Dishonored 2 is a game about sneaking, stabbing, and teleporting around behind enemy lines. It’s also occasionally a game about solving thorny LSAT-style logic puzzles.
Last night I dove back into Dishonored 2 for the first time in a few weeks. I loaded my most recent save and found myself in the Dust District, standing in a courtyard near a large locked door. As I approached, two civilians were talking about how hard the lock in front of them was to open. They walked away and I looked for myself. I saw a massive door with a horizontal row of five names and five symbols. Next to it, a written-out logic puzzle called “The Jindosh Riddle.”
“At the dinner party were Lady Winslow, Doctor Marcolla, Countess Contee, Madam Natsiou, and Baroness Finch. The women sat in a row. They all wore different colors and Doctor Marcolla wore a jaunty purple hat. Lady Winslow was at the far left...”
Now, some context: It had been a few weeks, and I had more or less completely forgotten what I was supposed to be doing in this level. I play with quest objectives turned off, so I didn’t remember that I had the option to go and do some sidequest to get some NPCs to open this door for me. All I knew was there was a big door in front of me and it could be opened by solving a logic problem. (I assumed that the puzzle was optional, of course.) Furthermore, I had coincidentally just had a conversation about how much I like these kinds of puzzles. I took it as a sign. I was gonna solve this bad boy.
I did eventually solve it, though it took me about 30 minutes and two full sheets of paper to do so. Before we get into the solution, I want to see if you can solve it, too. Maybe you’re on your lunch break? Maybe you don’t want to play Dishonored 2 but you love logic puzzles?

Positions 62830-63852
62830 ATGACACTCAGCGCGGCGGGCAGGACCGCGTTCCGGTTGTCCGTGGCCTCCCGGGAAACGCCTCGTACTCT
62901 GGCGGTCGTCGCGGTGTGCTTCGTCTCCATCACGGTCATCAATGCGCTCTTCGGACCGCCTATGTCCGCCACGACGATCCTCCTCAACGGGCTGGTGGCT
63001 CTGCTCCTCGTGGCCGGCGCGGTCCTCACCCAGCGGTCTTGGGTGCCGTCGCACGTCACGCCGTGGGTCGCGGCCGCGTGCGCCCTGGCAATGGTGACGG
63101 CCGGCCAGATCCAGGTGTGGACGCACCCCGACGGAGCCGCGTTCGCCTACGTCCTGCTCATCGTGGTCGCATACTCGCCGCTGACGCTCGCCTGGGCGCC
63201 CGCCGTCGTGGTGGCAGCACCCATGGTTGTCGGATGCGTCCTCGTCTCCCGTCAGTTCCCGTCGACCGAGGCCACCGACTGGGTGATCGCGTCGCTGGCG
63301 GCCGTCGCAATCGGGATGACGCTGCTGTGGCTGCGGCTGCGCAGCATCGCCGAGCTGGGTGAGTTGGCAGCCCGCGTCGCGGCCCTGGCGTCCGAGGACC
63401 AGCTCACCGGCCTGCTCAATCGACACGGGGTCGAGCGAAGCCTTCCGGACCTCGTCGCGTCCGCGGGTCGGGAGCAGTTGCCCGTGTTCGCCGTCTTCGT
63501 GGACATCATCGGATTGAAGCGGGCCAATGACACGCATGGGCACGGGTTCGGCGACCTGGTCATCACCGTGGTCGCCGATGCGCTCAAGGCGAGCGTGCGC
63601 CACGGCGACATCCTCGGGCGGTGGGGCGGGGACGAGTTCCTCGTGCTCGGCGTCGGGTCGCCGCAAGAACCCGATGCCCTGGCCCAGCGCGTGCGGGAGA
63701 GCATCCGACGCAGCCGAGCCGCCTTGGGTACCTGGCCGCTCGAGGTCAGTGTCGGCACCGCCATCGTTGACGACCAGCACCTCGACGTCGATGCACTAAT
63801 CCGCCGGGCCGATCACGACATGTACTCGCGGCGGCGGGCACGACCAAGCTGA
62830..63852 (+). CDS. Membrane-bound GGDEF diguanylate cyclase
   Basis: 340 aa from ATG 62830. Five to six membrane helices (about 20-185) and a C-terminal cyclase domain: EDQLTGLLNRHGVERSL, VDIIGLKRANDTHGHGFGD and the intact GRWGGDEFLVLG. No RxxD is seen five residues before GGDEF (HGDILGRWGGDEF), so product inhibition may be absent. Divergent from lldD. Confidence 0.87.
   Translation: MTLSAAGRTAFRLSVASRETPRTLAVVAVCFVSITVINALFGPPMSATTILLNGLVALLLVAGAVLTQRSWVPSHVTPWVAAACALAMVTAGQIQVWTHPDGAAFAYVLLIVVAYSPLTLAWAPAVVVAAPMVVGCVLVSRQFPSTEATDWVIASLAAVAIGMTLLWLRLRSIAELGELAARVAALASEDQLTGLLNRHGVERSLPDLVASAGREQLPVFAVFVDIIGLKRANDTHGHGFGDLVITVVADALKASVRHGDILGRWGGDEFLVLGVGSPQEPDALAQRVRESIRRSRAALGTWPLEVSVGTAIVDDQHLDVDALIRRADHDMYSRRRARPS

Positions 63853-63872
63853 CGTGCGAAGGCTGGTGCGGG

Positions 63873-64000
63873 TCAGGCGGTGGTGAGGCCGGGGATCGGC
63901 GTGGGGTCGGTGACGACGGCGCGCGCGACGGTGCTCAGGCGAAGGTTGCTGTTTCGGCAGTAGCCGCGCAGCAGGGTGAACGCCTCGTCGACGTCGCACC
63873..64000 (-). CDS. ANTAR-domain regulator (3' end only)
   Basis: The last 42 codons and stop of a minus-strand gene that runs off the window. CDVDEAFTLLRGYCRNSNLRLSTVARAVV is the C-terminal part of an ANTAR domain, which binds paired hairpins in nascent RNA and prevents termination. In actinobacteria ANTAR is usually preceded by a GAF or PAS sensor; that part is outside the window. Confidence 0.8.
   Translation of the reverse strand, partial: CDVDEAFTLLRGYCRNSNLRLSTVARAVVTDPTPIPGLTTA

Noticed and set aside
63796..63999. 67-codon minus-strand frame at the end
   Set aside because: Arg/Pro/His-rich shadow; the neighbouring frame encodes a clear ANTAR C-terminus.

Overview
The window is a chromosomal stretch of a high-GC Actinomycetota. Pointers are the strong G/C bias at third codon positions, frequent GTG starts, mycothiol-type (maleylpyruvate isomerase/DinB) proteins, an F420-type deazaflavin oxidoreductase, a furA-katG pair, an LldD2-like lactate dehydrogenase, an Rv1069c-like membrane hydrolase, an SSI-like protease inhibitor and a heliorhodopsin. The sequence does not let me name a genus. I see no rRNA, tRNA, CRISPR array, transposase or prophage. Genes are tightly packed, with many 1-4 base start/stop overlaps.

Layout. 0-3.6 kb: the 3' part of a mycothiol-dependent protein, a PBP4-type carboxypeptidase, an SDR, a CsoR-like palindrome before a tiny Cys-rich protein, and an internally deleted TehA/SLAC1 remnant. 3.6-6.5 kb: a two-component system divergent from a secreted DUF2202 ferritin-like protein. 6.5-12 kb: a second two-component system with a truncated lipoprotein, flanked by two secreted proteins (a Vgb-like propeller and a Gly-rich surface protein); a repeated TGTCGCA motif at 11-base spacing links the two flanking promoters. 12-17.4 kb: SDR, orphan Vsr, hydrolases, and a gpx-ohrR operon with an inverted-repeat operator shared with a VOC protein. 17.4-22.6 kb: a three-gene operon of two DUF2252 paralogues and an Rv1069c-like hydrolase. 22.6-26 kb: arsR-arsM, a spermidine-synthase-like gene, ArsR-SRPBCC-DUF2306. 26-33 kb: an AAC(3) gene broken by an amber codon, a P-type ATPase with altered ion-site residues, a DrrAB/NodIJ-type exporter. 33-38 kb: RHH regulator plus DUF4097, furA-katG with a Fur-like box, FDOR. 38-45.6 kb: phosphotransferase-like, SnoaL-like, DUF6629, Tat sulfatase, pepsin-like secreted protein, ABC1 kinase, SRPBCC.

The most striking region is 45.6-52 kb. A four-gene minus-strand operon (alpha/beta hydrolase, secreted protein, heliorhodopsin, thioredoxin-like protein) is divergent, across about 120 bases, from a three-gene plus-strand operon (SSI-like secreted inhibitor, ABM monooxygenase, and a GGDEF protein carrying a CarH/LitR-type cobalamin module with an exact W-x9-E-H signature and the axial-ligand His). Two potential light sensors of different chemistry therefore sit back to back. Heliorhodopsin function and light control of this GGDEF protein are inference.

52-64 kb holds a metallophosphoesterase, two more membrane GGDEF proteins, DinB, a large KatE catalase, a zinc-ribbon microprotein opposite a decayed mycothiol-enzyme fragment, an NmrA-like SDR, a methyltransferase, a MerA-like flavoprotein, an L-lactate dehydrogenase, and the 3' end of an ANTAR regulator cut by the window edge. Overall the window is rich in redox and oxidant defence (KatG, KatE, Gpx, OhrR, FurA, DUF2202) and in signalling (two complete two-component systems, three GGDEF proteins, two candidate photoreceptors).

Here’s my version of The Jindosh Riddle:
At the dinner party were Lady Winslow, Doctor Marcolla, Countess Contee, Madam Natsiou, and Baroness Finch. The women sat in a row. They all wore different colors and Doctor Marcolla wore a jaunty purple hat. Lady Winslow was at the far left, next to the guest wearing a white jacket. The lady in green sat left of someone in blue. I remember that green outfit because the woman spilled her whiskey all over it. The traveler from Fraeport was dressed entirely in red. When one of the dinner guests bragged about her Diamond, the woman next to her said they were finer in Fraeport, where she lived.
So Baroness Finch showed off a prized War Medal, at which the lady from Dabokva scoffed, saying it was no match for her Bird Pendant. Someone else carried a valuable Ring and when she saw it, the visitor from Dunwall next to her almost spilled her neighbor’s wine. Countess Contee raised her rum in toast. The lady from Karnaca, full of beer, jumped up onto the table, falling onto the guest in the center seat, spilling the poor woman’s absinthe. Then Madam Natsiou captivated them all with a story about her wild youth in Baleton.
In the morning, there were four heirlooms under the table: the Diamond, Snuff Tin, the Bird Pendant, and the Ring.
But who owned each?
So you’ve got five ladies and five heirlooms. In order to get the correct input for the lock, you need to arrange the ladies at the table and assign them each to their heirlooms.
Seems straightforward, right? Go for it. I’ll wait.